LOS ANGELES — Just over a month ago, LeBron James made a triumphant return against the Clippers – the franchise that’s so often played second fiddle in their own town.

Monday night, the Clippers paid him back, delivering what might just be the decisive body blow in the barrage the Lakers’ playoff ambitions have taken in the last few weeks.

There was a clear delineation in the Clippers’ 113-105 victory over their Staples Center co-tenants. The Lakers (30-34) looked like they were laboring for so much of the night, punching up after losing one of their key scorers before tipoff and then another in the fourth quarter. The Clippers (37-29) looked deep, engaged and passionate – the hallmarks of a team on track for the postseason.

And the postseason now looks plainly out of reach for the Lakers, despite a 27-point night from LeBron James and a triple-double (24 points, 10 rebounds, 12 assists) from Rajon Rondo. The steam ran out in the fourth quarter, as Danilo Gallinari (23 points) and Lou Williams (21 points) carried the Clippers home.

For all the warmth the Clippers seemed to feel about furthering their own playoff quest, there was a coldness as well. When asked if it meant anything to deliver a dagger to the Lakers, Williams held the same icy edge he reserves for knocking down 3-pointers.

“That’s they business,” he said. “I (couldn’t) care less.”

Waves of boos descended to the court throughout the drudging march of defeat during the fourth quarter – a verdict delivered by a restless Lakers fanbase that expected a return to prominence this season. Now five games behind their crosstown rivals in the loss column with just 18 games left, the only hope that remains for the Lakers to push their way back in the playoffs is the irrational kind.

That seemed to settle in during the closing minutes as the Lakers gave up a double-digit gap, failing to get back on defense against the more energized Clippers and surrendering late rebounds with little fight. It was beaten out of them throughout the course of the game as they shot 42 percent and scored just 20 points in the final frame.

“They just had more energy at the end; for us, we basically played six guys,” James said. “Obviously the injuries is taking a toll on us. I thought defensively we were pretty dang-gone good under the circumstances. But offensively we just couldn’t make a shot.”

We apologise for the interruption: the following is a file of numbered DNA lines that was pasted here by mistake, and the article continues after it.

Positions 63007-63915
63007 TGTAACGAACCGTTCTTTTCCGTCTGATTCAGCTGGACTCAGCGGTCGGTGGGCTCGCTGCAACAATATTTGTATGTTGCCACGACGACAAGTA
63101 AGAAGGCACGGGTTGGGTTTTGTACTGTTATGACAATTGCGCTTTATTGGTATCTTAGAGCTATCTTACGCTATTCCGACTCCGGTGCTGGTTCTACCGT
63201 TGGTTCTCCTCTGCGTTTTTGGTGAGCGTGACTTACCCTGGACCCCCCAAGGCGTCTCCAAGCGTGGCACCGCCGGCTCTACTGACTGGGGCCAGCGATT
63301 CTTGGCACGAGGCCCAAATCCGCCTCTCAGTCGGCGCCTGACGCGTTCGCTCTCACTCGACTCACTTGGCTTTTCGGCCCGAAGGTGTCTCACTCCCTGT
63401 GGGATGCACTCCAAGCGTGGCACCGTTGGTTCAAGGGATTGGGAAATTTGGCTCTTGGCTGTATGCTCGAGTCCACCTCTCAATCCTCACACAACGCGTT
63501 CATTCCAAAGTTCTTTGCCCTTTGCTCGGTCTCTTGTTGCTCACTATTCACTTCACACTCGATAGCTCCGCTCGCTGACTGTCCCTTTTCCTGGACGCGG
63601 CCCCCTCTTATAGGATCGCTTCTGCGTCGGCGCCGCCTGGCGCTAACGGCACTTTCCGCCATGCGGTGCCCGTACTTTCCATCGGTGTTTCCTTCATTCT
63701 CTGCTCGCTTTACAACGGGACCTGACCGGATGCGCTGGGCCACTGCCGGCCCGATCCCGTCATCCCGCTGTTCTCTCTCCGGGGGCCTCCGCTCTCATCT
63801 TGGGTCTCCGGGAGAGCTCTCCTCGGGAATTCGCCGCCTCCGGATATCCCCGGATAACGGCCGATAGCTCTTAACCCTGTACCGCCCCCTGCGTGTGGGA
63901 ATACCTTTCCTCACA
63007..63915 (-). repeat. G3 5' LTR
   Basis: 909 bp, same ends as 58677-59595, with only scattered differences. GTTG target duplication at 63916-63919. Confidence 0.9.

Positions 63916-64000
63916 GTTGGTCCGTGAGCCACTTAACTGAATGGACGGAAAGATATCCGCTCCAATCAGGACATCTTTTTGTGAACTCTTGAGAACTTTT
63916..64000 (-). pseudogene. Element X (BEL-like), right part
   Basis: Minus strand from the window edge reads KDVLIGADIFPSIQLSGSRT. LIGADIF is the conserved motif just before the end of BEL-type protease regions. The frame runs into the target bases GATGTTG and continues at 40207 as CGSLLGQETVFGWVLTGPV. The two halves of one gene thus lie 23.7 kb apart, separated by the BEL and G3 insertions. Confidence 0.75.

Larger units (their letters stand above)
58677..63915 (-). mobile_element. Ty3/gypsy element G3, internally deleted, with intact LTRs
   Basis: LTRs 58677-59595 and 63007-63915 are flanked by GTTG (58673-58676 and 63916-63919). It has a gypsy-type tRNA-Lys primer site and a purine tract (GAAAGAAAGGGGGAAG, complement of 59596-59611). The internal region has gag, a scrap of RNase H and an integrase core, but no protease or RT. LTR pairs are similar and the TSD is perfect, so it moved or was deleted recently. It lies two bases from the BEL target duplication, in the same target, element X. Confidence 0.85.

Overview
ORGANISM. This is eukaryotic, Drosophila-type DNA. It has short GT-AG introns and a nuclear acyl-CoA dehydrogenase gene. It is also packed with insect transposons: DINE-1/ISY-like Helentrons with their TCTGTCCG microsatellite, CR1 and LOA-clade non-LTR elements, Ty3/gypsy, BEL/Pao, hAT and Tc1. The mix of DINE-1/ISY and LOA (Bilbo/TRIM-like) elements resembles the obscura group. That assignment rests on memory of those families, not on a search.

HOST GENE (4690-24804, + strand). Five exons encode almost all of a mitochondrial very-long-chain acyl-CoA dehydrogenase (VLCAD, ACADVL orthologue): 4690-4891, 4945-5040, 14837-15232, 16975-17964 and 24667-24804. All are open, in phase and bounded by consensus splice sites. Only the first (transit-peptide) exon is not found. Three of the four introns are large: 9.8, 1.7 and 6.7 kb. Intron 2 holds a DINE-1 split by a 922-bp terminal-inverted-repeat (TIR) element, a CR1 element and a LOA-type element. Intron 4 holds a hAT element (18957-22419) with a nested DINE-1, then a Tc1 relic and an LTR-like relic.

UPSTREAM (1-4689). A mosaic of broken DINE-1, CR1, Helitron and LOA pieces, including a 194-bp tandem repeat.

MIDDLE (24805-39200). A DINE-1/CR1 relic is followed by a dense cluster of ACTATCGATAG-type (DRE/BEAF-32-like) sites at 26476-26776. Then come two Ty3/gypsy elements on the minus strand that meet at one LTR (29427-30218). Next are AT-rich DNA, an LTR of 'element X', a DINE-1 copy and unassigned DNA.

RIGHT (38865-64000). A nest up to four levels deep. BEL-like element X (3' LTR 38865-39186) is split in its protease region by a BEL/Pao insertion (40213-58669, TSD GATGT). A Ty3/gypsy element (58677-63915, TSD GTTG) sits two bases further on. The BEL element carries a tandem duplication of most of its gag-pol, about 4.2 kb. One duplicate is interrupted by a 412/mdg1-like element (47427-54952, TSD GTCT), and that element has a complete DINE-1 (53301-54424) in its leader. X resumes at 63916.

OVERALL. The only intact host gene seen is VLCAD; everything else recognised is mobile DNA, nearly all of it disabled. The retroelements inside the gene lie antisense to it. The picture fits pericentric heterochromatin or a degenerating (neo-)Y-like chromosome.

They might have been urged along by a mid-fourth quarter injury: Kyle Kuzma sprained his right ankle as he tried a layup at the backboard. He hobbled off to the locker room under his own power, but he left an already limited Lakers offense with one less weapon. Coach Luke Walton said X-rays were negative on Kuzma’s ankle, though he expressed doubt for the forward’s availability for Wednesday’s game against Denver.

That injury was added to an already substantial pile: Brandon Ingram, Lonzo Ball, Lance Stephenson and Tyson Chandler all missed the game. The Lakers could have used all of them and any of them – they simply needed more bodies.

“That’s the story of the season,” Rondo said. “I wish we’d have saged the locker room a long time ago but it just didn’t work out that way.”

Without the services of Ingram – a late scratch due to shoulder soreness – Walton said pregame he would need someone to step up to replace that production. It turned out to be Rondo, who recorded his highest-scoring game as a Laker while rediscovering a lethally quick first step into the lane.

Josh Hart also scored 17 points off the bench, but the Lakers received just 10 other points from their reserves and lost for the ninth time in 12 games since they beat the Clippers on Jan. 31. It was also the Lakers’ 23rd loss in their last 27 games against the Clippers.

Two days after an embarrassing road loss to NBA-worst Phoenix put a huge dent in their playoff chances, the Lakers started off as the more urgent team, taking a 10-point lead in the first quarter as the Clippers slowly rounded into form.

The “visitors” got their energy where it has come from for much of the season: the bench tandem of Montrezl Harrell (14 points, 11 rebounds) and Williams, who ran a tough-to-stop pick-and-roll attack.

Patrick Beverley, who took on the task of guarding James for much of the night, was also a scourge. He finished with five steals to go with his 13 points and nine rebounds as the Clippers took sole possession of seventh place in the Western Conference standings with their sixth win in eight games.

Beverley took particular delight in the victory, taunting the reporters lining up outside the Lakers’ locker room postgame that the players they needed to talk to were in the locker room down the hall. He recalled a quiet scene at Clippers media day in September, as he boasted then that he was on the superior L.A. team.

“Watch at the end of the year, like I said about us being the best team in L.A., a lot of people don’t believe me,” he said. “It’s fine. Women lie, men lie, numbers don’t.”

The Clippers have taken two of three heading into the final meeting this season on April 5, but they have already locked up the tiebreaker between the two. If the teams split the four games, the tiebreaker defaults to division record, where the Clippers are already 11-3 to the Lakers’ 7-6. The Lakers have just three division games left and cannot catch the Clippers, who also own the tiebreaker over ninth-place Sacramento.

That didn’t dampen the fire of Hart, who promised to approach Wednesday’s game against the Nuggets as if the playoffs are still within reach – which they technically, if not realistically, are.

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